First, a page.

• God provides for all our needs. God cares for us in the wilderness (Hos. 13:5). Jesus is our manna (Jo. 6:35). We also do not need to worry about our provision (Matt. 6:31-34). If we complain about our provision, how much trust do we have in God?

  • Jesus is also the Rock of our salvation. The Jews also understood the Rock to symbolize salvation: “O come, let us sing for joy to the Lord, let us shout joyfully to the rock of our salvation.” (Ps. 95:1). “For I proclaim the name of the Lord; ascribe greatness to our God! The Rock! His work is perfect, for all His ways are just; a God of faithfulness and without injustice.” (Dt. 32:3-4). “Trust in the Lord forever, for we have an everlasting Rock.” (Is. 26:4). You will never thirst when you drink His water (Jo. 4:14; 6:36; 7:37-38). Are you looking for God to take care of your immediate needs or your eternal ones?

  • The foreshadow of Jesus’ death and resurrection. According to Jewish tradition, Miriam died on the 10th day of Nissan. This was the day that the Passover Lamb was selected, and the day that Jesus entered Jerusalem. Miriam represented the prophetic part of Moses’ ministry. With her death, the water of life stopped flowing. Moses would have mourned Miriam for seven days. That many days without water would have caused the Jews to fear for themselves and their animals. If Moses struck the rock on the seventh day, this would have been the same day that Jesus rose from the tomb. He then poured out abundant life.

3. Leave Your Old Flesh Behind in the Wilderness

  • Don’t look back at your old life. God renamed Kadesh as “Meribah,” (Nu. 20:13) which means to “quarrel,” because the Jews quarreled with God and failed to trust Him. Four times, the Jews longed for their life in Egypt. First, only after a month in the desert, the Jews moaned that their old life was so much easier in Egypt. They believed that they “sat by the pots of meat” and that they “ate bread to the full.” (Ex. 16:3). Second, just after leaving Mount Horeb, they longed for fish, melons, cucumbers, leeks, onions, and garlic in Egypt (Nu. 11:5). Third, at the edge of the Promised Land, they decided to select a leader to take them back to Egypt (Nu. 14:4). Finally, 37 and a half years later, they again longed for Egypt while at Kadesh (Nu. 20:5). All the good things in life come from heaven (Jam. 1:17). Thus, we are also told that we sin when we complain (Jam. 4:9). If you long for your old life, are you fit for Jesus’ kingdom? (Lk. 9:62).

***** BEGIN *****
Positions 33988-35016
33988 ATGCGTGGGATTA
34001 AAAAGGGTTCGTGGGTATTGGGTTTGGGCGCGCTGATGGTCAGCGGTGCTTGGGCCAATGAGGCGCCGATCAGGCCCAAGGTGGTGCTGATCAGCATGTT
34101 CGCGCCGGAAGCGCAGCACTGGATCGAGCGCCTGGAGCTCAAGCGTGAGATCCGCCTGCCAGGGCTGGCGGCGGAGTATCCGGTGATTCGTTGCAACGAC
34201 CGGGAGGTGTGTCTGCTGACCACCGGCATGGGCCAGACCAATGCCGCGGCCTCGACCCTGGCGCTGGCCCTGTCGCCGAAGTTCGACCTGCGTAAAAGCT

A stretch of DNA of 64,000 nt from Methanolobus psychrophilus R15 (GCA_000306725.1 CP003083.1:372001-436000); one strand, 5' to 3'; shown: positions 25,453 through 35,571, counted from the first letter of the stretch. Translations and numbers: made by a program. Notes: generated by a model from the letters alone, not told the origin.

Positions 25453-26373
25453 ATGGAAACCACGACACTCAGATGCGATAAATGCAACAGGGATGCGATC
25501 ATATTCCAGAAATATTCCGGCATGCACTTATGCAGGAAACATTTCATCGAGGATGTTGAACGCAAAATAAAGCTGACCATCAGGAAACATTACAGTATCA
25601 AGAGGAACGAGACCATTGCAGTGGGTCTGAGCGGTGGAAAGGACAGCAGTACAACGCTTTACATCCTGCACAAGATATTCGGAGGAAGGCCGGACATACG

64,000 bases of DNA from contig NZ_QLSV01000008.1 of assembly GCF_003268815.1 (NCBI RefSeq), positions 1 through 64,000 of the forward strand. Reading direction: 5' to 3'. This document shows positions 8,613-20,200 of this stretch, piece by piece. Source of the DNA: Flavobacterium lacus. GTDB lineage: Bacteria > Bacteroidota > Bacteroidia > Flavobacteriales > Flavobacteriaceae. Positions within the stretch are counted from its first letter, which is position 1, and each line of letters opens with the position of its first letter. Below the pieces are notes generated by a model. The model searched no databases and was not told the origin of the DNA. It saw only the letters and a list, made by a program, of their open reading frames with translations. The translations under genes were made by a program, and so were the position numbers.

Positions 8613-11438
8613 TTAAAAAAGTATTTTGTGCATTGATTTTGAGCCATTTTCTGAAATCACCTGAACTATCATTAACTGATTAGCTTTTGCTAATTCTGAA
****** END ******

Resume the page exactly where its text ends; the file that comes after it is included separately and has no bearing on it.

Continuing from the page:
• Complaining is a problem of distorted perception. Satan wanted the Jews to forget their bondage, the whippings, and the toil that they experienced under the hot sun in Egypt. He wanted them to instead cling to his counterfeit pleasures. Then Satan made the Jews forget the misery that the Jews suffered in Egypt. They were slaves. They had no power. They had no protection. Their first born boys were killed (Ex. 1:22). Their lives in bondage were also bitter and hard (Ex. 1:14). When you indulge your flesh, the enemy will tempt you with your old life. Sin may be pleasurable for a season (Heb. 11:25), but it does not make you happy in the long-run. When a drug or alcohol addict has a craving, they do not typically remember the bad things that come along with their addiction. People frequently believe that Christians must give up the fun of life. Could you explain from your own life why what God promises is so much better than the counterfeit pleasures that Satan offers?

  • Complaining is a result of failure to submit to God. We do not have the right to know the answer to why every bad thing happens. As mere clay, we do not have the right to question the Potter (Is. 45:9). Our ways and thoughts are beneath His ways and thoughts (Is. 55:8).

4. Grow from Your Trials in the Wilderness.

  • God tests us. God could have made it rain at Kadesh/Meribah. Or, He could have provided spring water as the people arrived. Instead, He tested the Jews (Dt. 8:15-16; Ps. 81:7; Jer. 17:10; Ps. 11:5). Can you think of any reasons why a just and loving God would test the Jews with water? By petitioning Moses, who were they trusting? If their journey was care free, how much would they depend upon God? Has God led you into a place where you are forced to live off less? If so, He is trying to show you something.